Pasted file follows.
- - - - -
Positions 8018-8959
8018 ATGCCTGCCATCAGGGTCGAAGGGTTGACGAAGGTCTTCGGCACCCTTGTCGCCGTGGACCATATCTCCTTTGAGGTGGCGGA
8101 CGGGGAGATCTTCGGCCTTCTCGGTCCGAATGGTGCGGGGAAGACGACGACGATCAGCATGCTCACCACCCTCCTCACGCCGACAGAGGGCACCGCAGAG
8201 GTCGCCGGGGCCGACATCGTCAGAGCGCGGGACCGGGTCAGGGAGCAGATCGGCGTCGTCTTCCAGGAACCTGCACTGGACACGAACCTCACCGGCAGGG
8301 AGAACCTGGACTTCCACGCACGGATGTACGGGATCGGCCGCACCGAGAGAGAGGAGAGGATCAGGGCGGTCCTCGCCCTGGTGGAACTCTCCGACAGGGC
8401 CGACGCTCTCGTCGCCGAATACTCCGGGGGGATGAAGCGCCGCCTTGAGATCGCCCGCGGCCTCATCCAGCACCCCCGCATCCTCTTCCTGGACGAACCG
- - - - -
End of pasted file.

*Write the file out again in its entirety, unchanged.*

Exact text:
Positions 8018-8959
8018 ATGCCTGCCATCAGGGTCGAAGGGTTGACGAAGGTCTTCGGCACCCTTGTCGCCGTGGACCATATCTCCTTTGAGGTGGCGGA
8101 CGGGGAGATCTTCGGCCTTCTCGGTCCGAATGGTGCGGGGAAGACGACGACGATCAGCATGCTCACCACCCTCCTCACGCCGACAGAGGGCACCGCAGAG
8201 GTCGCCGGGGCCGACATCGTCAGAGCGCGGGACCGGGTCAGGGAGCAGATCGGCGTCGTCTTCCAGGAACCTGCACTGGACACGAACCTCACCGGCAGGG
8301 AGAACCTGGACTTCCACGCACGGATGTACGGGATCGGCCGCACCGAGAGAGAGGAGAGGATCAGGGCGGTCCTCGCCCTGGTGGAACTCTCCGACAGGGC
8401 CGACGCTCTCGTCGCCGAATACTCCGGGGGGATGAAGCGCCGCCTTGAGATCGCCCGCGGCCTCATCCAGCACCCCCGCATCCTCTTCCTGGACGAACCG